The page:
QUESTION: Health of gas industry workers
September 4th, 2018
On the 4th of September, Mark asked the Minister for Health and Wellbeing a question about the health of workers in the gas industry.
The Hon. M.C. PARNELL: Yesterday, the state government gave the final approval for a trial of underground coal gasification at Leigh Creek. This approval came despite overwhelming opposition from conservation groups, the Adnyamathanha traditional owners and concerns from locals about health impacts.
Back in 2015, Queensland government environmental inspectors reported that they had to receive medical attention while inspecting a trial underground coal gasification plant at Chinchilla in the Darling Downs. One government inspector was hospitalised. In evidence tendered to a Queensland court during the prosecution of the company Linc Energy for environmental harm, former workers described how working in the gas field affected their health. One worker, Timothy Ford, described how the gas burnt his eyes and nose and he would need to leave the plant after work to get fresh air because it made him feel sick.
'We were told to drink milk in the mornings and at the start of shift. We were also told to eat yoghurt,' he said. 'The purpose of this was to line our guts so the acid wouldn't burn us. We were not allowed to drink the tank water and were given bottled water.' Mr Ford said that he always felt lethargic, suffered infections and had shortness of breath. He said, 'During my time at the Linc site, would be the sickest I have been,' and, 'It is my belief that workplace was causing my sickness.'
My question of the minister is: what assurance can he give to government workers and to Leigh Creek energy workers that their health will not be harmed by underground coal gasification, which I remind the minister has been banned in Queensland because of the harm it causes to health and the environment?
ANSWER - The Hon. D.W. RIDGWAY (Minister for Trade, Tourism and Investment): I thank the honourable member for his question. As I understand the honourable member's question, it raises issues in relation to occupational health and safety, which I understand is the responsibility of the Deputy Premier rather than myself. I will certainly take those questions on notice and seek a response for the honourable member.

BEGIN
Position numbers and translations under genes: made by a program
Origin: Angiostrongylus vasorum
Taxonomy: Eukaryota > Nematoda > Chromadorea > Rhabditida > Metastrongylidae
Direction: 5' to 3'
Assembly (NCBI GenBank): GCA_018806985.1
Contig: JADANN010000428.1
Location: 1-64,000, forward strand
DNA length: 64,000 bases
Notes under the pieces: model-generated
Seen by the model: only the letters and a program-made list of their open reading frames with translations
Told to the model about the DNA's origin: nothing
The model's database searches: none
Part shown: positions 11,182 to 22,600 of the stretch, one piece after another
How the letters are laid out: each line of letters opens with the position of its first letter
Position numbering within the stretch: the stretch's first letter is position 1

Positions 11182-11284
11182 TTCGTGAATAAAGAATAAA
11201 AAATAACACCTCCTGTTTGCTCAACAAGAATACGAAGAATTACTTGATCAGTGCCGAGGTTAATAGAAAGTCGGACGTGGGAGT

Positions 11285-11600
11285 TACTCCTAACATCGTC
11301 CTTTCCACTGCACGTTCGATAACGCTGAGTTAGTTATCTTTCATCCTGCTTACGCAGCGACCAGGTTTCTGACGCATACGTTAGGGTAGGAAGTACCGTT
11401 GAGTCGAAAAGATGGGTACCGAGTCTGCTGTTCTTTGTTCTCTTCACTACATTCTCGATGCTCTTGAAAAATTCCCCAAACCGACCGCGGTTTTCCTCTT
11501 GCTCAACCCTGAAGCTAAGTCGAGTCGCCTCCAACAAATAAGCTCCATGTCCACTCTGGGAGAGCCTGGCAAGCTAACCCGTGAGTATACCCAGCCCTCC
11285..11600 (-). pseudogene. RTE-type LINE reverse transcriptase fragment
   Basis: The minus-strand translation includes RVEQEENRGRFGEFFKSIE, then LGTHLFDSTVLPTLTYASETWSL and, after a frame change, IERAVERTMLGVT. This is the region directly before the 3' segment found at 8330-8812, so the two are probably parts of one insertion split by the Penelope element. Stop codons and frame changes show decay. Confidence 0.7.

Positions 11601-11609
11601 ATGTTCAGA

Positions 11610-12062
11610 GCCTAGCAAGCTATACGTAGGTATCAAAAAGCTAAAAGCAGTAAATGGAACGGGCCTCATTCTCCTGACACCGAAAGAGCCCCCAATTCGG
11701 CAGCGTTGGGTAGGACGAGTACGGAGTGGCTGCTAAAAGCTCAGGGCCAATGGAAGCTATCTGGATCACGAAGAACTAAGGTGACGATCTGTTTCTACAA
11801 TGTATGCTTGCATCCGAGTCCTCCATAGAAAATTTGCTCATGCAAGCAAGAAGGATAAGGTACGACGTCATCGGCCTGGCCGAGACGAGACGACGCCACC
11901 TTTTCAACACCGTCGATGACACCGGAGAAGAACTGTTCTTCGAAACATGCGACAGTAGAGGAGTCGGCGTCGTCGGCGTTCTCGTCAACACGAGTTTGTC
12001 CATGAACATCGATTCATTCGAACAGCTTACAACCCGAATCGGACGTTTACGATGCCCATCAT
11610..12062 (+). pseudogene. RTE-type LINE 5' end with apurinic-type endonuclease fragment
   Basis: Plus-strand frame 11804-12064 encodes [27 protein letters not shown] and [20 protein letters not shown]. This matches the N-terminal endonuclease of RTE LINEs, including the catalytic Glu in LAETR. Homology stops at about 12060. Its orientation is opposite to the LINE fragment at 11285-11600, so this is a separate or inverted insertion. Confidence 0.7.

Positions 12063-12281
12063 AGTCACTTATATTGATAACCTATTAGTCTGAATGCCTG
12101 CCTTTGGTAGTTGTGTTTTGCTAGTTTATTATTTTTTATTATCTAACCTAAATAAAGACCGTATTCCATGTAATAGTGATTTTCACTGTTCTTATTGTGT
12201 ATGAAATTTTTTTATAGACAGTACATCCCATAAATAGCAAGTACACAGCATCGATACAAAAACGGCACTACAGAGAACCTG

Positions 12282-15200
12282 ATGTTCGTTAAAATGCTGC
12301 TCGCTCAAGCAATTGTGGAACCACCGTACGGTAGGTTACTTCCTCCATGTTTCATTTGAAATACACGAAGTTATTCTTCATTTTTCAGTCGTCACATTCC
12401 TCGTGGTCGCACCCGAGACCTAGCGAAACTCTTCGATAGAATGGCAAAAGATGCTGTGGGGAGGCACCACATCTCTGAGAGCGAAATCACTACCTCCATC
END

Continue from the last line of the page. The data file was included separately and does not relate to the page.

Reply provided on 16th October 2018
The Hon David Ridgway MLC:
Since 1 July 2018, work health and safety has been the responsibility of the Treasurer and I have been advised that:
In South Australia, all persons conducting a business or undertaking (PCBUs) are legally required under work health and safety legislation to provide a safe and secure workplace, including site monitoring for atmospheric contaminants and the management and control of risks to the health and safety of workers. Exposure of workers cannot exceed legislated workplace exposure standards for airborne contaminants. A range of environmental and personal monitoring systems must be in place to meet this duty.
There are considerable differences between the Leigh Creek Gasification Plant and the Queensland underground coal gasification project undertaken by Line Energy, referred to by the honourable member. The main difference being; the shallow depth of the Queensland operations with a drilling depth of only 120 metres, versus Leigh Creek with a drilling depth of 500 metres; and its proximity to water aquifers, with none in the area of operation of Leigh Creek, as well as robust geographical containment features in Leigh Creek.
Since December 2017, SafeWork SA has recorded a number of proactive worksite visits and compliance audits at the Leigh Creek site. SafeWork SA inspectors have focussed their discussions on designs to eliminate or minimise health risks or mitigating the gas exposure risk by adherence to higher order controls; in this case the use of engineering containment controls to negate the risks of harmful exposures to hazardous chemicals.
It is also important to note that there is combined regulatory oversight of the Leigh Creek site, including the Petroleum and Geothermal Energy Act 2000, Environmental Protection Act 1993 as well as the Work Health and Safety Act 2012. This involves the Department for Energy and Mining as overall lead agency, with support on environmental safety provided by the Environment Protection Authority and workplace and worker safety by SafeWork SA.
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